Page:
Transmission Media and its Types in Computer Networks

The term "transmission medium" refers to any medium that is utilized by computers in order to send data to networks.

Transmission media and communication channels both refer to the cables and other media that are used to connect nodes in a network. The communication channels are the cables that connect two or more individual workstations to one another.

Within the realm of transmission media, there are fundamentally two distinct types of medium, both of which are categorized as follows:

  • Copper medium
    • Coaxial cable
      • Thinnet cable
      • Thicknet cable
    • twisted pair cable
      • Shielded twisted pair cable, also called UTP cable
      • Unshielded twisted pair cable, also called HTP cable
  • Fiber optic
    • Single mode
    • Multi mode

This article discusses "coaxial cable" and "fibre optic," whereas "twisted pair cable" is discussed in its own separate article, which is located next to this article.

Coaxial Cable

The coaxial cable consists of a solid wire core that is surrounded by one or more foil or wire shields, each separated by some kind of plastic insulator.

The signal travels through the inner core of coaxial cable, while the ground travels through the shield. It has excellent electrical properties. It is appropriate for high-speed communication. It is less widely used than twisted-pair cable. It is commonly used to transmit television signals.

Coaxial cable, in the form of CATV cable, provides a low-cost means of transporting multi-channel television signals throughout metropolitan areas. Large corporations also use it in the construction of security systems.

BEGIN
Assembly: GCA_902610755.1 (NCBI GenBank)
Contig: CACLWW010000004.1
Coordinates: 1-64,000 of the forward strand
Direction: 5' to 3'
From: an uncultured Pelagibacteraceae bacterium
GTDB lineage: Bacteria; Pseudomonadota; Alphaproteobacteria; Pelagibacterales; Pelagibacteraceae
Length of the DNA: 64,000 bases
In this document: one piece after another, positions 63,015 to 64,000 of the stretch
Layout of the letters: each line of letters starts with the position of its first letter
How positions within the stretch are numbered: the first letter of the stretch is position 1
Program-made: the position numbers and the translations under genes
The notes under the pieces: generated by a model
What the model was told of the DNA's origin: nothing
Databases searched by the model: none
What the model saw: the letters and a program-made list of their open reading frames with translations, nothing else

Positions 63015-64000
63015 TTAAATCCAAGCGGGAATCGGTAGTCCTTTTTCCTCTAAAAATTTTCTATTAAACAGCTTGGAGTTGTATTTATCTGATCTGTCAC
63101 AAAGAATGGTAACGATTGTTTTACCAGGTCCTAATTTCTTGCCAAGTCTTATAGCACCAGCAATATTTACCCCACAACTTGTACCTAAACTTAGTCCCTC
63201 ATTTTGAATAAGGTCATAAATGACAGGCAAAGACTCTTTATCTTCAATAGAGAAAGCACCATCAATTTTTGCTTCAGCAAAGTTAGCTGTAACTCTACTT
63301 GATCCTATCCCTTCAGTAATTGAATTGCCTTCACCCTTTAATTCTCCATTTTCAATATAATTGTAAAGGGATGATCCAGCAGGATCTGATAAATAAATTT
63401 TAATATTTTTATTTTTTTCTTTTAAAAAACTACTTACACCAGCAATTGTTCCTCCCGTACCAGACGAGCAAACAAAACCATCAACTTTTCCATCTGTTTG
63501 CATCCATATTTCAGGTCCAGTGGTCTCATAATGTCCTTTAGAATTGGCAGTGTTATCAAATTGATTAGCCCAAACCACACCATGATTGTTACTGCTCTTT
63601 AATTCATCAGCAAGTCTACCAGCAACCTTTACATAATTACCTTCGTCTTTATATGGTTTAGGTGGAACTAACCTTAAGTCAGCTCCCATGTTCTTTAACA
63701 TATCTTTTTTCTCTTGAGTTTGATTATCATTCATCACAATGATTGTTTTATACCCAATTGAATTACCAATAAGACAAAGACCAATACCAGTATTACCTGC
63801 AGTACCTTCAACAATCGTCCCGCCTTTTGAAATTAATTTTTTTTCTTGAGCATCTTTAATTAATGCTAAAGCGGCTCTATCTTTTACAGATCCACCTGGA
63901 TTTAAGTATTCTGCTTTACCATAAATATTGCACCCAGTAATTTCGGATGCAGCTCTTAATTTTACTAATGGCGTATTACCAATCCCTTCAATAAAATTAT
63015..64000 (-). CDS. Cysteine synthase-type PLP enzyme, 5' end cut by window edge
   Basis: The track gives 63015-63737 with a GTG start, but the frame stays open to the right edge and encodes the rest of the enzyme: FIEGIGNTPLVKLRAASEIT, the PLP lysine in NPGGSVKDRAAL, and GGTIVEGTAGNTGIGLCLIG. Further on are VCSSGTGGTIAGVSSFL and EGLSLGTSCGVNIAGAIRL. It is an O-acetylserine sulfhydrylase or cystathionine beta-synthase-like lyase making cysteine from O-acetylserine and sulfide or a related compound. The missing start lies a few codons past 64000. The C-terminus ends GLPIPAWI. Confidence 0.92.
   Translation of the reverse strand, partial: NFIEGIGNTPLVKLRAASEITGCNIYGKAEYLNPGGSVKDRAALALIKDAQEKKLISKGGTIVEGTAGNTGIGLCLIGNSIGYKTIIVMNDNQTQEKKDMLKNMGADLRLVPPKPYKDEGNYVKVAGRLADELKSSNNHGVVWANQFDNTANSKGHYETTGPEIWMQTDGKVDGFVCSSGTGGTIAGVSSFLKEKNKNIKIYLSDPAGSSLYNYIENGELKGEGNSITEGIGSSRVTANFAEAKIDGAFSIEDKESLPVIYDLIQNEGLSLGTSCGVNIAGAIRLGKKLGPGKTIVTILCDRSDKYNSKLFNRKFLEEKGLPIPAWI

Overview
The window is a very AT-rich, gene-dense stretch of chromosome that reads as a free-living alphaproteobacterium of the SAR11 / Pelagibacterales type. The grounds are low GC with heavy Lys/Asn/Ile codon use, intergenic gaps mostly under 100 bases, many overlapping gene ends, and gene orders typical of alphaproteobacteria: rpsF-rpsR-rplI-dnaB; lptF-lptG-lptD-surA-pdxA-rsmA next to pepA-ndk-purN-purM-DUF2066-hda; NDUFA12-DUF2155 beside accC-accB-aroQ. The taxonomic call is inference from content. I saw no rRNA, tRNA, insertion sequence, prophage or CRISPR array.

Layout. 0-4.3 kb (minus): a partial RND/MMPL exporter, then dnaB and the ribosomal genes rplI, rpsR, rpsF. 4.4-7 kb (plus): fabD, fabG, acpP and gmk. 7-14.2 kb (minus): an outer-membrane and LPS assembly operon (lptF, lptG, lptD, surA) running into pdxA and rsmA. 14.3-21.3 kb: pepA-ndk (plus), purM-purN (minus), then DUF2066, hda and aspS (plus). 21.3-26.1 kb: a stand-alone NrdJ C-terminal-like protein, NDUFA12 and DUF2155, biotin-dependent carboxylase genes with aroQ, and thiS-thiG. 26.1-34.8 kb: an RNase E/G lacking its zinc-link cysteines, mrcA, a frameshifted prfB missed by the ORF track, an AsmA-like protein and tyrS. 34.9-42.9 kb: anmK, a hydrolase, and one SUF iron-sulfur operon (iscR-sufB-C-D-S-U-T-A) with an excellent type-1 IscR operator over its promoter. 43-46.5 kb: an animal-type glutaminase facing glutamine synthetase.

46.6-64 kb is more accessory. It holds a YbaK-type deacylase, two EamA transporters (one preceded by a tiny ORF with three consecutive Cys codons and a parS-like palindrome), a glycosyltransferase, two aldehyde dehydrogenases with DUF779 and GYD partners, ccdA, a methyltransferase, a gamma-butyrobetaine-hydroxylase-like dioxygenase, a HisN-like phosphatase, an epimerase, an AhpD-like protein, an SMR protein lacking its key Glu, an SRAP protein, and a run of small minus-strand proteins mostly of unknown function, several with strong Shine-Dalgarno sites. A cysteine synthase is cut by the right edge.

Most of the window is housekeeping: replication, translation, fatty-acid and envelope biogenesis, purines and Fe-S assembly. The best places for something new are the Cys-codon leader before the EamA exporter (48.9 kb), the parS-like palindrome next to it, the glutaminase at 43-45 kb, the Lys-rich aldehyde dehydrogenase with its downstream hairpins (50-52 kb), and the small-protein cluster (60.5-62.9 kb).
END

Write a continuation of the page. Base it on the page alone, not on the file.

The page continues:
Coaxial cable has better data transmission characteristics than twisted pair cable. As a result, the coaxial cable can be used as the foundation for a shared cable network, with a portion of the bandwidth dedicated to data traffic.

Types of Coaxial Cable

There are basically two kinds of coaxial cable listed here:

Let's take a closer look at the two types of coaxial cable.

Thinnet Cable

The first cable used in network cabling was thinnet cable. Between 1995 and 1996, this cable was in use. Thinet cable was only used in bus topologies.

IEEE 10Base-2 is another name for thinnet cable. IEEE is an organization that determines the standards for all cables. In this case, 10 denotes a data transmission rate of 10 Mbps, and 2 denotes the maximum segment length. The precise distance is 185 metres.

Two factors must be considered when purchasing a cable: the data transmission rate (how many mbps or gbps the cable has) and the segment length (how many maximum bytes the cable can transfer without being cut).

To transfer data, the thin cable employs a baseband signal. Baseband has a single frequency and broadband has multiple single frequencies.

A thinnet cable connector is known as a BNC (barrel net connector) T type connector.

Thicknet cable

The second type of coaxial cable is thicknet cable. IEEE 10base-5 is another name for thicknet cable.

The data transmission rate is 10 mbps, the baseband signal is 500 metres, and the segment length is 500 metres. The segment length is used in LAN.

An AUI connector is used in thicknet cable (attachment unit interface).

Advantages of Coaxial Cable

The use of coaxial cable has a number of advantages, some of which are listed below:

  • The data transmission characteristics of coaxial cables, in comparison to those of twisted pair cables, are superior. This much has been established.
  • The coaxial cables have the potential to serve as the backbone of a cable network that is shared by multiple users.
  • Broadband transmission can be accomplished through the use of the coaxial cables.
  • provides higher bandwidths, reaching up to 400 Mbps in some cases.

Disadvantages of Coaxial Cable

The use of coaxial cable has a number of drawbacks, some of which are as follows: